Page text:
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In re Mattie H.

Court of Appeals of Tennessee, Nashville

April 30, 2015

IN RE MATTIE H.

Session Date April 08, 2015

Appeal from the Juvenile Court for Coffee County No. 14J0559 Jere M. Ledsinger, Judge

The trial court entered an order establishing paternity and setting child support for a non-marital child. The trial court also granted J. W. B.' s (hereinafter "Father")[1] oral motion to change the child's surname from T. H.' s (hereinafter "Mother") to Father's. Mother appeals only the order changing the child's surname. We reverse.

Tenn. R. App. P. 3 Appeal as of Right; Judgment of the Juvenile Court Reversed and Remanded

Eric J. Burch, Manchester, Tennessee, for the appellant, T. H.

Edward H. North, Manchester, Tennessee, for the appellee, J. W. B.

Arnold B. Goldin, J., delivered the opinion of the Court, in which Brandon O. Gibson, J., and Kenny Armstrong, J., joined.

MEMORANDUM OPINION [2]

ARNOLD B. GOLDIN, JUDGE

This action was commenced in the Juvenile Court of Coffee County on April 28, 2014, when the State of Tennessee filed a petition on behalf of Mother to establish paternity of Mattie H., born December 19, 2013. In her petition, Mother prayed for the court to establish paternity and for an order establishing child support and retroactive child support. Following a hearing on June 18, 2014, the trial court entered an agreed order on June 26, 2014, establishing paternity, setting Father's child support obligation at $238.00 per month, and denying an award of retroactive child support.[3] Also, at the June 18 hearing, Father made an oral motion to change Mattie's surname from Mother's surname to Father's. On July 10, 2014, the trial court entered an order granting Father's oral motion. In its order the trial court found that it was in the child's best interest to have the father's last name for the following reasons: a) The father has had substantial contact (10 times) during the child's young life, b) The father has on several occasions offered financial assistance to the child's mother even though he has not paid child support, c) The child's relationship with both parents will be enhanced and improved, and d) Having the father's last name will avoid harassment by future classmates and friends of the child's and the child will not be embarrassed by having the mother's last name. Mother filed a notice of appeal the same day.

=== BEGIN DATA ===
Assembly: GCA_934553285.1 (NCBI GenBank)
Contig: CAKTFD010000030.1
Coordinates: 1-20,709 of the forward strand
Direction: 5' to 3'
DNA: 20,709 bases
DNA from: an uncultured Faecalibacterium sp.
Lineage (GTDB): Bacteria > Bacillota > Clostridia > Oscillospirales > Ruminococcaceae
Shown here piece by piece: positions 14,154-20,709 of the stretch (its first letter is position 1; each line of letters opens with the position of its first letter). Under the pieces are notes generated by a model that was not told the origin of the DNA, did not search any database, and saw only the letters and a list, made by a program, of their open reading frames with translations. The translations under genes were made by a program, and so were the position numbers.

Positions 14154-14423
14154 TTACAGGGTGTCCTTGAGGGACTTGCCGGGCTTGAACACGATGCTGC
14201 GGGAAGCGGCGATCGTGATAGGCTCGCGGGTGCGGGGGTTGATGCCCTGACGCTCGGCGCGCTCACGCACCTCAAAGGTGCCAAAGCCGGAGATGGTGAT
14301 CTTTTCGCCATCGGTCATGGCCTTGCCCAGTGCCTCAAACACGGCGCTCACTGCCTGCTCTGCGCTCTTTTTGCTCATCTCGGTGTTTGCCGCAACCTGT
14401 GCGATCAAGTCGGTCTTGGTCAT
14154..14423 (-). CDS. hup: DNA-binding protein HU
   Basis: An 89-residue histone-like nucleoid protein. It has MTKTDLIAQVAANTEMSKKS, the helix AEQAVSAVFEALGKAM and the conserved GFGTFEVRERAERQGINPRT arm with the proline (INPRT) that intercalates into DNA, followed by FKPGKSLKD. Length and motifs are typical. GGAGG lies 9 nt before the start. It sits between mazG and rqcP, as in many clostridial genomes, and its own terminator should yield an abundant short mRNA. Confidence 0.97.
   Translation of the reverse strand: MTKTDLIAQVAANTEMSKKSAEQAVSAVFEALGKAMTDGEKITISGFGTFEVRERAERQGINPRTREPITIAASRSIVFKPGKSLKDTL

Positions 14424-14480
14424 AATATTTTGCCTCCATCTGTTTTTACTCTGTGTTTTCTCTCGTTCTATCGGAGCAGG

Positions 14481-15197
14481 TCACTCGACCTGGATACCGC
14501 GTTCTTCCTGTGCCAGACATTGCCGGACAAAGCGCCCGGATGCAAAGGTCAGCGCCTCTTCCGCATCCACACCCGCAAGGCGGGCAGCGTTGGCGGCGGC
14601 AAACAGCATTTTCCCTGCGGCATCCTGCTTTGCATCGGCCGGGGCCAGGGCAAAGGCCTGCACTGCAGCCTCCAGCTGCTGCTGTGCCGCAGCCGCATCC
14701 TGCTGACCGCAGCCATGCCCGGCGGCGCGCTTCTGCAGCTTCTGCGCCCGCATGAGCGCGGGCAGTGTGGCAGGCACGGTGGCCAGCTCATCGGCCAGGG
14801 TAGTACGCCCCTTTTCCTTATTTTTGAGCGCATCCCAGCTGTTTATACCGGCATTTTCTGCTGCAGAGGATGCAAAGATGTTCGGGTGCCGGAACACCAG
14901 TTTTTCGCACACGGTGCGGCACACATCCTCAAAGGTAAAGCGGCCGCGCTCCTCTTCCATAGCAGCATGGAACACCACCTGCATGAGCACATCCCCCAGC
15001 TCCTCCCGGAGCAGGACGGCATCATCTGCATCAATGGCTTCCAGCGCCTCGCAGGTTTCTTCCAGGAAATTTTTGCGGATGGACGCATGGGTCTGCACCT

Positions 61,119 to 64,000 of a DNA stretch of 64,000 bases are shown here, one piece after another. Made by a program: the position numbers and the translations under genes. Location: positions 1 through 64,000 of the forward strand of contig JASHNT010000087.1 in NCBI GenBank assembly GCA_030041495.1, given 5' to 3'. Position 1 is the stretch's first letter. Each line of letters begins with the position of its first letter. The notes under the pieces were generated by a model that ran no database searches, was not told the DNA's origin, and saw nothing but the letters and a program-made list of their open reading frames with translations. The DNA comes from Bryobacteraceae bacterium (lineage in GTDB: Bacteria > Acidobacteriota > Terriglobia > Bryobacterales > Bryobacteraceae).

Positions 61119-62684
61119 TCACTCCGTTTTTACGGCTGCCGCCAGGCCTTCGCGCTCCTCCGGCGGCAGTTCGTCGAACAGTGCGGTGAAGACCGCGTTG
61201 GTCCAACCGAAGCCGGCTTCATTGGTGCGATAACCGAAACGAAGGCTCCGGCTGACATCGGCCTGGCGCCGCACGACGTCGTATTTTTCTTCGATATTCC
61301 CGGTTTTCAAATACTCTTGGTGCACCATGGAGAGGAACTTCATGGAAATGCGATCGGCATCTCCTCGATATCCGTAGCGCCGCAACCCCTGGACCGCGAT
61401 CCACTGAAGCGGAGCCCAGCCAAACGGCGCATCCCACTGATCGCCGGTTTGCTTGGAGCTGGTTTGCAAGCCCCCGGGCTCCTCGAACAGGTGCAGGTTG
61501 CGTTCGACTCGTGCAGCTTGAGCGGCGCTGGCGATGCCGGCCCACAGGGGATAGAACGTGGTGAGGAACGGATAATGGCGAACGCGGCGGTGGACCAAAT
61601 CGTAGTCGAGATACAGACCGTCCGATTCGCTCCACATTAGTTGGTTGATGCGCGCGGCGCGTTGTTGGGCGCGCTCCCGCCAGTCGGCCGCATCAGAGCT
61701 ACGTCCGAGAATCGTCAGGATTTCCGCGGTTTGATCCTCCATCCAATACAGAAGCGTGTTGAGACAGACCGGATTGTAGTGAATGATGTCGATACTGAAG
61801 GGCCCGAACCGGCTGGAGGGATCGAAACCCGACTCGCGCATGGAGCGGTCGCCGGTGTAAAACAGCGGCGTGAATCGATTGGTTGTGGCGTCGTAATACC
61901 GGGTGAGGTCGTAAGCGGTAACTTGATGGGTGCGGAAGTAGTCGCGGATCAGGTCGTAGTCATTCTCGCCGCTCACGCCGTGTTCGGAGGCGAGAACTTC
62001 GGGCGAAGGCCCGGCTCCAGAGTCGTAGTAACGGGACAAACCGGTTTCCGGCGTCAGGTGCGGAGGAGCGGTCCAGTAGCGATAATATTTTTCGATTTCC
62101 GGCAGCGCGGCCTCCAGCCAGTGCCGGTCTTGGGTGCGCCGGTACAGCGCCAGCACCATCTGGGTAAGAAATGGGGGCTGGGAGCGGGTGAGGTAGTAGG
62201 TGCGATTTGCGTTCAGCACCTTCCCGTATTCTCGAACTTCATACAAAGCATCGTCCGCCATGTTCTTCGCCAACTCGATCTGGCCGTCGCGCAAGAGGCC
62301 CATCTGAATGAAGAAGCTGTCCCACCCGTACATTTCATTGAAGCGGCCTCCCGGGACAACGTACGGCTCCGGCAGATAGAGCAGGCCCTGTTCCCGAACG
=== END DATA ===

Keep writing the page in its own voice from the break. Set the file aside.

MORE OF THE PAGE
Father subsequently filed a motion for additional findings of fact in support of the trial court's judgment that changing Mattie's surname was in her best interest. Following a hearing on August 19, 2014, the trial court entered an agreed order finding that additional facts were established by the testimony of the parties and considered by the Court, as follows: 1) it was important to change the child's name now rather than later in life, 2) Mother stated that she wanted Mattie's surname to remain the same as Mother's, 3) the same degree of community respect is associated with Mother's and Father's surnames. The trial court entered final judgment in the matter on August 25, 2014.

Issue Presented

The sole issue presented by Mother for our review is whether the trial court erred by ordering Mattie's surname to be changed from Mother's to Father's.

Father raises the additional issue of whether Mother's statement of the evidence should be excluded for failure to comply with Rule 24(c) of the ...


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